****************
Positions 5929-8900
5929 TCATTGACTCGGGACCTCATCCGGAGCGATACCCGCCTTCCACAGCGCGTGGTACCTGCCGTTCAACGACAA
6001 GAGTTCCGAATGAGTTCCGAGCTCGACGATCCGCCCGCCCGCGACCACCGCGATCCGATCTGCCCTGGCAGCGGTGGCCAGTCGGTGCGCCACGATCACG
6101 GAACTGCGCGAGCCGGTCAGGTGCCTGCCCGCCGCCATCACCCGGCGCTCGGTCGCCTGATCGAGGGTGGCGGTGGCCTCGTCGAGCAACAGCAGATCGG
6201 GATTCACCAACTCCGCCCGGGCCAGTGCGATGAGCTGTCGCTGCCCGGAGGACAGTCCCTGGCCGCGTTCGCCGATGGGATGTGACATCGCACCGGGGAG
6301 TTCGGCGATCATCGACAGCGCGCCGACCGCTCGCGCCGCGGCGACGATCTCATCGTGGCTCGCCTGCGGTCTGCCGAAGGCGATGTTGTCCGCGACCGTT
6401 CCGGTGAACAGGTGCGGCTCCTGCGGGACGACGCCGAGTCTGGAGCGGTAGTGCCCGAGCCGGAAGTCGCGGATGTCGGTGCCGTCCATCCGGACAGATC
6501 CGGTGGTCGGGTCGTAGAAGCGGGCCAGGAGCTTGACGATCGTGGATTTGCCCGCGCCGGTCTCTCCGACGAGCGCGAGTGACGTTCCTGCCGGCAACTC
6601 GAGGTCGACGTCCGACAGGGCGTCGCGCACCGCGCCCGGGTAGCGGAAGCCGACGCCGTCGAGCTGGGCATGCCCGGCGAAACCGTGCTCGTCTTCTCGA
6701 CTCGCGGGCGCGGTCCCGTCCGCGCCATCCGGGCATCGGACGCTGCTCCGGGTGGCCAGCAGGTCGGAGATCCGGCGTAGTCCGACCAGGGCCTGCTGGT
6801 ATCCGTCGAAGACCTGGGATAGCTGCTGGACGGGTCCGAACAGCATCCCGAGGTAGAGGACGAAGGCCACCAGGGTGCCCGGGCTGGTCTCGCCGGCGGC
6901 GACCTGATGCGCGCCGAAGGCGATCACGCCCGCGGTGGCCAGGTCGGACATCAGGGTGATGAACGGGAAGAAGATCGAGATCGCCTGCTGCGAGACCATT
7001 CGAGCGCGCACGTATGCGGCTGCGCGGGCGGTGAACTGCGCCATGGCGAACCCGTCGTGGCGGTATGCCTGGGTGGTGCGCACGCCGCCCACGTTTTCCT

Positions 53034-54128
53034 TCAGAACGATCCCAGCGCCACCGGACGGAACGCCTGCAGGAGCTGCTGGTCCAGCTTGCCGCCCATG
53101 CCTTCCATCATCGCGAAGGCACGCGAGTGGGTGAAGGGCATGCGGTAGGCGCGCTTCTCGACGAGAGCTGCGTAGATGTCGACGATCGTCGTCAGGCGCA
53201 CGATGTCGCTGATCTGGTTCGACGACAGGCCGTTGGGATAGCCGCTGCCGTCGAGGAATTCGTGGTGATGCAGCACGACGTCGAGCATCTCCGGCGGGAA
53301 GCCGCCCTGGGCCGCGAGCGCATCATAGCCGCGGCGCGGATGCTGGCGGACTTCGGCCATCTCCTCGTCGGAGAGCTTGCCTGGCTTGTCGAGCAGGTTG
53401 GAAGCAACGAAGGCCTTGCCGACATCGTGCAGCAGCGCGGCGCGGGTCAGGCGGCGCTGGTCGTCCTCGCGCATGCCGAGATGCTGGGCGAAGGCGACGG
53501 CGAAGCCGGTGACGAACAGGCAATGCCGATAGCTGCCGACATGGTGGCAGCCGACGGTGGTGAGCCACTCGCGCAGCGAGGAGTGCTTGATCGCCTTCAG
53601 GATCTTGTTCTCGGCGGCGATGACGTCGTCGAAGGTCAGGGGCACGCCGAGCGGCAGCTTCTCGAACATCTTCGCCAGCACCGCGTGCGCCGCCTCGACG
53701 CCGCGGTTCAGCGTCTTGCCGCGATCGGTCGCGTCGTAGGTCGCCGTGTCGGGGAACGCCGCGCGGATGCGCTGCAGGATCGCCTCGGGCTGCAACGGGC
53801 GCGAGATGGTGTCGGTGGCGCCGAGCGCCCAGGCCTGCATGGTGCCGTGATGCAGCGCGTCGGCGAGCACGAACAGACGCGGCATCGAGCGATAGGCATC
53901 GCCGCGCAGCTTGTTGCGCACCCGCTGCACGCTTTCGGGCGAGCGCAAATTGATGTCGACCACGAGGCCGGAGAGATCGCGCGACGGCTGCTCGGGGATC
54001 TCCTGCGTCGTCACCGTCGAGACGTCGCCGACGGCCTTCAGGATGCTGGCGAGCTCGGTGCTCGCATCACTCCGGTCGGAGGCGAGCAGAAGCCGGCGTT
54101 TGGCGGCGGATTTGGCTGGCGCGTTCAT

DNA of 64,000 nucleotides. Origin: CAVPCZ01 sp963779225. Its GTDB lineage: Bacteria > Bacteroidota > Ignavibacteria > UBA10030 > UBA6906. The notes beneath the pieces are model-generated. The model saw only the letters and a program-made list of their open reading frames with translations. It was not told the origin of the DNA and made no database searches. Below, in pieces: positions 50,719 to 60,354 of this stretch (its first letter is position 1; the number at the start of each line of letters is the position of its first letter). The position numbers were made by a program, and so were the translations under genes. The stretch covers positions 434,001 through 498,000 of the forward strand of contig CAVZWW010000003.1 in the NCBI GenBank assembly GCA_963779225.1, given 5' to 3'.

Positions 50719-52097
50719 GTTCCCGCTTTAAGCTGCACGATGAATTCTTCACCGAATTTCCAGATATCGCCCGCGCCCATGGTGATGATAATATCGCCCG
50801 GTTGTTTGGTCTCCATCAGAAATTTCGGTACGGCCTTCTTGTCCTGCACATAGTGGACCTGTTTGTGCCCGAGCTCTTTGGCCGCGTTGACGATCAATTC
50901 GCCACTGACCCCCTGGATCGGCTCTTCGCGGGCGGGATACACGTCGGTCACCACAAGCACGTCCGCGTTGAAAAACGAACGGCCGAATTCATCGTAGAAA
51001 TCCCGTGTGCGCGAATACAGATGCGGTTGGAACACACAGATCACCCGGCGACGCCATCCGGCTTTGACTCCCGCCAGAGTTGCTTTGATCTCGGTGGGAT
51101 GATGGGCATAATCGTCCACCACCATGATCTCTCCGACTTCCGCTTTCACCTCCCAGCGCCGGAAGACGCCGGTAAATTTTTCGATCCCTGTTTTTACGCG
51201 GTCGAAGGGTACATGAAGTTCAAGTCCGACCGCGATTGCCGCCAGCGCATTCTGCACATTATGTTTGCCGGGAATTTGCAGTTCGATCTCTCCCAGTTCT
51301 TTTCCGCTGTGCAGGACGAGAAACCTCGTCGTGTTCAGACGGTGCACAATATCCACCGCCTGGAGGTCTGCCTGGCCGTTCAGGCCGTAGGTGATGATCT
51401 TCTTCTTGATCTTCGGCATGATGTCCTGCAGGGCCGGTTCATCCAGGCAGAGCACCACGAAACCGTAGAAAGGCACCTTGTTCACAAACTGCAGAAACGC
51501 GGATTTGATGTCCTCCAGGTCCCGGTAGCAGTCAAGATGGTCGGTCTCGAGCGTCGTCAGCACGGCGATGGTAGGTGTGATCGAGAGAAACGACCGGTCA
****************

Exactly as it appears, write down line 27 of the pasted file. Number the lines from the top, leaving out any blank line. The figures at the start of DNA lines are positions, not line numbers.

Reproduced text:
DNA of 64,000 nucleotides. Origin: CAVPCZ01 sp963779225. Its GTDB lineage: Bacteria > Bacteroidota > Ignavibacteria > UBA10030 > UBA6906. The notes beneath the pieces are model-generated. The model saw only the letters and a program-made list of their open reading frames with translations. It was not told the origin of the DNA and made no database searches. Below, in pieces: positions 50,719 to 60,354 of this stretch (its first letter is position 1; the number at the start of each line of letters is the position of its first letter). The position numbers were made by a program, and so were the translations under genes. The stretch covers positions 434,001 through 498,000 of the forward strand of contig CAVZWW010000003.1 in the NCBI GenBank assembly GCA_963779225.1, given 5' to 3'.